Word has it that since COVID hit, visits to Haleakala National Park declined 70% in 2020. Today we’re doing our part to help those numbers for 2021.
As mentioned in my visiting Maui during COVID blog post, a road trip to a desolate area is the perfect way to get away from the crowds. Social distancing won’t be a problem here – the air is fresh, moving (and thin) at the top of Haleakala crater.
The drive up the mountain is a ton of fun. Crater Road, aka Haleakala Highway, goes 37 miles up the back of Pu’u’ula’ula (Red Hill) to the summit at 10,023 ft. The road holds the world record for the largest elevation change in the shortest distance.
In all the high-elevation roads I’ve traveled, this is the first time I’ve seen a sign like this.
The elevation change means the temperature drops around 3 degrees for every 1,000 feet. Varying and unexpected weather can occur.
The road is immaculate. The scenery, even at the low elevations is really beautiful. You pass through as many ecological zones on a two-hour drive to the summit of Haleakala as you would on a journey from Mexico to Canada. How about that?
About halfway up, you’ll get to the ranger station and Haleakala National Park sign. Selfie time.
Haleakalā National Park is pretty big – it’s 30,183 acres – mostly wilderness with very little in the way of amenities. The park includes the summit, Kipahulu Valley on the southeast, and ʻOheʻo Gulch (and pools) which are accessible from the Road to Hana.
When you start hitting those switchbacks and gain some ground it starts to get real. Very steep dropoffs could have you landing in West Maui if you’re not paying attention. 32 switchbacks in all might have your equilibrium shook up by the time you reach the end.
The views above the clouds on a nice day can stretch across Maui all the way to Oahu.
After about an hour and a half on the road, we reach the top. We’re greeted with a nearly empty COVID parking lot.
To the south and west are views of Maui, Lanai, and Molokai.
To the north and east, views of the Haleakala Crater and the Big Island.
Early Hawaiians applied the name Haleakalā (“house of the sun”) to the mountain. In Hawaiian folklore, the crater at the summit of Haleakalā was home to the grandmother of the demigod Māui. According to the legend, Māui’s grandmother helped him capture the sun and force it to slow its journey across the sky in order to lengthen the day.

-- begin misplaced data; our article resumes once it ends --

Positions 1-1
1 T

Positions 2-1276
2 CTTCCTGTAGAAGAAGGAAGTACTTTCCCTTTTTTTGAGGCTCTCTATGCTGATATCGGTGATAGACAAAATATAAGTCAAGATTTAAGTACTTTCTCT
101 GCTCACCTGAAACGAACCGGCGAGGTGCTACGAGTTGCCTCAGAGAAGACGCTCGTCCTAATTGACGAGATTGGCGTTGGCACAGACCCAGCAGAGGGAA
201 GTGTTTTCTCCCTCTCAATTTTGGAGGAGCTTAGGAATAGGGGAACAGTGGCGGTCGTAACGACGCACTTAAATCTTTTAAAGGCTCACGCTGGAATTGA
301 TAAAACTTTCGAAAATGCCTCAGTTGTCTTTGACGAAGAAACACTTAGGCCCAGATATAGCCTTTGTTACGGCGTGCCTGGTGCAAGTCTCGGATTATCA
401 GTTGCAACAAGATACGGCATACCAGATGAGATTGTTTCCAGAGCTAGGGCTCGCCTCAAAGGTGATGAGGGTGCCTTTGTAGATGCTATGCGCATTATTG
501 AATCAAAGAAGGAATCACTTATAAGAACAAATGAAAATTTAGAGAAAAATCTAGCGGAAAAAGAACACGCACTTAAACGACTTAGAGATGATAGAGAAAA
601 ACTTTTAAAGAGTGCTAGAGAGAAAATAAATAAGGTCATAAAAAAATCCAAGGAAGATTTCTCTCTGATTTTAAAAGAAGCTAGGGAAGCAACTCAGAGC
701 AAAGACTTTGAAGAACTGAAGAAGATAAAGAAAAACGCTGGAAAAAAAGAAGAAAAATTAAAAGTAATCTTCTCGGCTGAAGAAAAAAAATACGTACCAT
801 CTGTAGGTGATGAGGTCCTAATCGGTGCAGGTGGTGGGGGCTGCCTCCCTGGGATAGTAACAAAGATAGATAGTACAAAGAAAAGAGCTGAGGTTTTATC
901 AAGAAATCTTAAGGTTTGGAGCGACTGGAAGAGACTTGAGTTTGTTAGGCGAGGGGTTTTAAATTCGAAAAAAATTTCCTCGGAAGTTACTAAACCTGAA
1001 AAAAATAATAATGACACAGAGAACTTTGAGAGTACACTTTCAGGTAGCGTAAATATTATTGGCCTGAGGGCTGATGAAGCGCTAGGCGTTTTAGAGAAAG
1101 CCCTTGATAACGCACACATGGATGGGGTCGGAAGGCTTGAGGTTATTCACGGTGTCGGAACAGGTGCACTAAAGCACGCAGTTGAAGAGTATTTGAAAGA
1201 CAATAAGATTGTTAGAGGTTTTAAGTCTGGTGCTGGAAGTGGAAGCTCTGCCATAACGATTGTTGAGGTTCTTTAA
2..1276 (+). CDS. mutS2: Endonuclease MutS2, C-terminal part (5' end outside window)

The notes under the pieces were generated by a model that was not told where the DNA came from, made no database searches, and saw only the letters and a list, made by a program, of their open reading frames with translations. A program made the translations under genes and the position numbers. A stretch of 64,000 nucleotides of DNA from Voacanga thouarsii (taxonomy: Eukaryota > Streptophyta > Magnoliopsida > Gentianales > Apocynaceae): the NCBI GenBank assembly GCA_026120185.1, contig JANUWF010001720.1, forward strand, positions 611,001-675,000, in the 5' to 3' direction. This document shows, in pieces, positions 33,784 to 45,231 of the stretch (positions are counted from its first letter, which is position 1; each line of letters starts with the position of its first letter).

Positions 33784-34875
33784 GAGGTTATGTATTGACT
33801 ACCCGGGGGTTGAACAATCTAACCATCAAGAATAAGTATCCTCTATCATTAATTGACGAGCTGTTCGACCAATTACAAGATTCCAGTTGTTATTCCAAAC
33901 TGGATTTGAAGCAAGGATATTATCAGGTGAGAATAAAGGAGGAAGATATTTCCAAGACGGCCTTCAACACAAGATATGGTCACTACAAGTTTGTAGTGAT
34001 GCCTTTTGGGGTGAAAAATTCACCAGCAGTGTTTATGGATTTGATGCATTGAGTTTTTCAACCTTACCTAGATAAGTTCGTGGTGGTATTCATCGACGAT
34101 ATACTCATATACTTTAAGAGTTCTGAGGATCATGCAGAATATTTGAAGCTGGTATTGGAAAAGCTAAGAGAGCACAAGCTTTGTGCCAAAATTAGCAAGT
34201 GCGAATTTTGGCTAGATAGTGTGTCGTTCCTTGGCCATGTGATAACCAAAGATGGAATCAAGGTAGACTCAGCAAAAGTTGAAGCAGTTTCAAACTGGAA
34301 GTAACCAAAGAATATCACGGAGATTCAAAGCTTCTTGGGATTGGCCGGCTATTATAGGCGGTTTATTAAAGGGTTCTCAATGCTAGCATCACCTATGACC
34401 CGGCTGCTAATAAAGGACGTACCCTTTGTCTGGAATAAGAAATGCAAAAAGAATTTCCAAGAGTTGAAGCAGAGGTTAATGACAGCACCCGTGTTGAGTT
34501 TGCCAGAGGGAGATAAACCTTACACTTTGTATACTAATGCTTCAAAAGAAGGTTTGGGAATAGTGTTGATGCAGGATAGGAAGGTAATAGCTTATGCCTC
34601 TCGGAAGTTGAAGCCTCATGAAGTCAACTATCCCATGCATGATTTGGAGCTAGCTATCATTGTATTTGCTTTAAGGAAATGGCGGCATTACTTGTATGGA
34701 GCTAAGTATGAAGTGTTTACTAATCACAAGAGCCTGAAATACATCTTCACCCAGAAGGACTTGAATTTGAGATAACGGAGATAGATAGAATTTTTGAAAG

Pictured below, Maui’s grandmama’s house.
The crater at Haleakala National Park is 7 miles across, 2 miles wide, and nearly 2,600 feet deep.
Puu Ulaula is Haleakala National Park’s highest point and offers extraordinary 360-degree views of the landscape. The Summit visitor center is probably really cool – but it was closed due to COVID.
Anyway, about those views! It is pretty clear over West Maui, so the views are awesome. In the distance, there’s Lanai and Molokai.
A little closer is West Maui, the area near the Maui Ocean Center and the beaches of Kihei.
A closer look at the Kihei area from Haleakala National Park.
You can even peep at the Big Island, seen here through the clouds with snow on the summit.
Because of its elevation, as well as the absence of the lights of major cities, the summit of Haleakalā is one of the most sought-after locations in the world for ground-based telescopes behind Mauna Kea on the Big Island.
Part of the Observatory area is called “Science City”, an astrophysical complex operated by the U.S. Department of Defense, University of Hawaii, Smithsonian Institution, Air Force, Federal Aviation Administration, and others.
It’s cold up here! The mask at least helps keep my face warm during the constant cold breeze here on the summit.
I hope your rental has a low gear and good brakes. It’s time to head back down the many mountain switchbacks of Haleakala National Park to sea level.
You can do many things in the park. A popular event is the sunrise viewing, which requires some advance planning to get a permit and a parking pass. You could also go the tour operator route and reserve your spot in a sprinter van. There are lots of hiking trails, some primitive camping, stargazing, etc. in the park.
For the most up-to-date information, visit the National Park Service official website.